His company was able to review drawings and specification sheets for both classes of tugs along with other vessel description, performance and simulation reports, but not all of the detailed design information available, according to Allan.
Right away he said he was struck by the low expectations for Bollard pull — the total force a tug can exert — for both the escort and support tug designs given the power of the engines and overall size of the tugs.
The Bollard pull projection for both vessel classes is about 15 percent less than what he would anticipate, Allan said, noting that the tugs should still meet duty requirements but could strain winches, tow fittings and other equipment if the power is underestimated.
“It’s not a trivial issue and I just don’t understand why the predicted Bollard pull for this much horsepower is as low as it is,” Allan told the board.
The pull for the 140-foot escort tugs with 12,300 horsepower is approximately 150 tons; for the 102-foot support tugs with about 6,000 horsepower Damen estimates the Bollard pull to be 72 tons.
An apparent decision to rely on computer simulations to determine the seakeeping ability of the escort tugs — how they will fare in various wave conditions — also concerns Allan.
He said top-end performance calculations, based on the information his company was provided, had “only been performed for flat calm conditions, so we don’t know how this performance will deter in weather, which is quite honestly a difficult thing to prove analytically. It can be done through model testing, however.”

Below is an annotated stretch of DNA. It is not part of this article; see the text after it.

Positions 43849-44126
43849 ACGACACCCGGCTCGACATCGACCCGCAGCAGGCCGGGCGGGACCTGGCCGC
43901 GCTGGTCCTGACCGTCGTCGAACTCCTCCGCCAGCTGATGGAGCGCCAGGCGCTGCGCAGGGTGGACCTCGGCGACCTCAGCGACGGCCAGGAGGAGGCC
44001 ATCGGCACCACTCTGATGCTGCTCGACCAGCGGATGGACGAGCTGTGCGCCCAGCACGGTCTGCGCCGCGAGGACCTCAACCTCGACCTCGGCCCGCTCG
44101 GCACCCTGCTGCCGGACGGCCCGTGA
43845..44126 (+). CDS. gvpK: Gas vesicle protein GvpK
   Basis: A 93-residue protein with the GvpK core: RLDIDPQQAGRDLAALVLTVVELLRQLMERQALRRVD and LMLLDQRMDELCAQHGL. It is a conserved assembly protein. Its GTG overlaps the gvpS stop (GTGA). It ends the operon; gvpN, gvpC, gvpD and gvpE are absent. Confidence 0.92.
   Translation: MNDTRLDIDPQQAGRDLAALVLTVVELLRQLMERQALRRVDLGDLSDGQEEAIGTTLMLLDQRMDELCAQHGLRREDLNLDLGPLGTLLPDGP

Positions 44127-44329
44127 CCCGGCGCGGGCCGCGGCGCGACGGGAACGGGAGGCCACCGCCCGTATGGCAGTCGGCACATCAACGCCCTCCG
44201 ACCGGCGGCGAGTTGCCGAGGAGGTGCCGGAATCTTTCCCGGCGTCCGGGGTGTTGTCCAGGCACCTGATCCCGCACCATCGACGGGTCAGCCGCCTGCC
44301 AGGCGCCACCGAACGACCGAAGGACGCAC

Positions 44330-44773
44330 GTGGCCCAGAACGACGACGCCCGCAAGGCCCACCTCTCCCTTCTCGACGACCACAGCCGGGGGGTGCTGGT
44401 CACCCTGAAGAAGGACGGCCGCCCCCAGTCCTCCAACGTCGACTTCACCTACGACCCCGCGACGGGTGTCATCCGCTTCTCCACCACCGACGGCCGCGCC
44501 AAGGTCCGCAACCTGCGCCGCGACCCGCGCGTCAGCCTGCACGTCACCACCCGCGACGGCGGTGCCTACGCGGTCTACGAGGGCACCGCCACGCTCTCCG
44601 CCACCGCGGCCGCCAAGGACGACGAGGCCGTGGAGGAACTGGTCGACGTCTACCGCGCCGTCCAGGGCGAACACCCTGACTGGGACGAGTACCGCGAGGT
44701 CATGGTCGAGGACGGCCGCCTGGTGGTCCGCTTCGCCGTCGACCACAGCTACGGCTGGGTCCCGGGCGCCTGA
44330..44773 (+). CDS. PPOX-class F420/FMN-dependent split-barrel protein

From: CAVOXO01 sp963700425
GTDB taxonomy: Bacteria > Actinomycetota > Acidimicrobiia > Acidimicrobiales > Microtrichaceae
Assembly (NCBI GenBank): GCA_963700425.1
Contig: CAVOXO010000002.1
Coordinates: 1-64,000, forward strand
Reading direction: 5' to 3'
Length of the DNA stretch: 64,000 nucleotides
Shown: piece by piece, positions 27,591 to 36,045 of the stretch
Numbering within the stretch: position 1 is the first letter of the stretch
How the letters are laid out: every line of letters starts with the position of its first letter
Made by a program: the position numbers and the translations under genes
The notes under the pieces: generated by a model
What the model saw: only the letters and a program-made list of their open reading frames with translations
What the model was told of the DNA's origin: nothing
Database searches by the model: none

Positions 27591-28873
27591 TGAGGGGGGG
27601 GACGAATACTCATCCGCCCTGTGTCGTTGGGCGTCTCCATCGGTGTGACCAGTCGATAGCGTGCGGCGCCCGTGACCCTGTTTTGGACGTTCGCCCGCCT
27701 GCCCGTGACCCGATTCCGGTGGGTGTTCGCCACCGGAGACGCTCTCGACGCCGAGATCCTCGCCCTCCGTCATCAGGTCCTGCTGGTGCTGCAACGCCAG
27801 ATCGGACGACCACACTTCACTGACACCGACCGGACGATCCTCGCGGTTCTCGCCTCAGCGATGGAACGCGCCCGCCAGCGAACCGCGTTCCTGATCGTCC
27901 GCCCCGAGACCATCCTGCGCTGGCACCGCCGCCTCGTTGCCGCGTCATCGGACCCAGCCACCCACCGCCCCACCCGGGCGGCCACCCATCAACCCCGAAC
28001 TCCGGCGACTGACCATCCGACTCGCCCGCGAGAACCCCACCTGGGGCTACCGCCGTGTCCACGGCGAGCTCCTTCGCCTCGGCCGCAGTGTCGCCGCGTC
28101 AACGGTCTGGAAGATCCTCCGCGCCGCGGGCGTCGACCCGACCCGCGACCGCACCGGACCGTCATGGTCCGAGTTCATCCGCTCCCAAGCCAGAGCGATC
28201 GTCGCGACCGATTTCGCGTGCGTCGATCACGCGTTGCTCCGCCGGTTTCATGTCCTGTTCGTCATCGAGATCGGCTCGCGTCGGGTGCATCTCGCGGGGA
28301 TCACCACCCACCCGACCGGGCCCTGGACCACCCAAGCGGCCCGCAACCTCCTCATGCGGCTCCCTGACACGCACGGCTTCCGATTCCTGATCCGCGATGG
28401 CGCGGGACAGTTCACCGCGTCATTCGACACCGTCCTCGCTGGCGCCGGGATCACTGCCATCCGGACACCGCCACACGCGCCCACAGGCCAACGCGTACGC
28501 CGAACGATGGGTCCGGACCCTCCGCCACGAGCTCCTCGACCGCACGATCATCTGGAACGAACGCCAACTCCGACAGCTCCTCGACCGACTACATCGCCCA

Large vessel designers often build downsized scale models of new hull designs that are tested in pools as a way of replicating sea conditions the vessel is likely to face.
A report generated from computer simulations determined the escort tugs capable of handling 4.5-meter seas at speeds of 1 knot, but did not test the design performance in rough water at speeds up to 10 knots, which the tugs will often be operating at, an omission Allan said he finds “worrying.”
Additionally, “four-and-a-half meters is not sufficiently high to address seakeeping, particularly for the sentinel tug applications (where Prince William Sound meets the Gulf of Alaska) so I’m very, very skeptical about the seakeeping predictions in particular,” Allan said.
Edison Chouest Alaska leaders did not respond to multiple requests for comment.
Other potential issues with the escort tug design include a very large skeg that could impact maneuverability at low speeds and blunt bow that might cause the tugs to lose speed in large waves, he commented.
Allan suggested adding bow thrusters to add agility to the escort tugs at low speeds and in tight quarters.
He said further that a three-foot step down to the front deck of the escort tugs, meant to lower the towing point and improve indirect towing performance, “creates a potential swimming pool in the foredeck.”
“If this ship is in heavy seas and sticks its nose into one wave — now you’ve got a meter deep pool of water in the foredeck which has got to find its way out through a series of freeing ports that may well be blocked with snow or ice and then the tug has to rise up to meet the next wave and we’ve added lord know how many tons of water to the foredeck,” Allan described. “I see this as a pretty significant fundamental design problem and it’s not easy to overcome without significantly reducing the indirect towing capabilities of the boat.”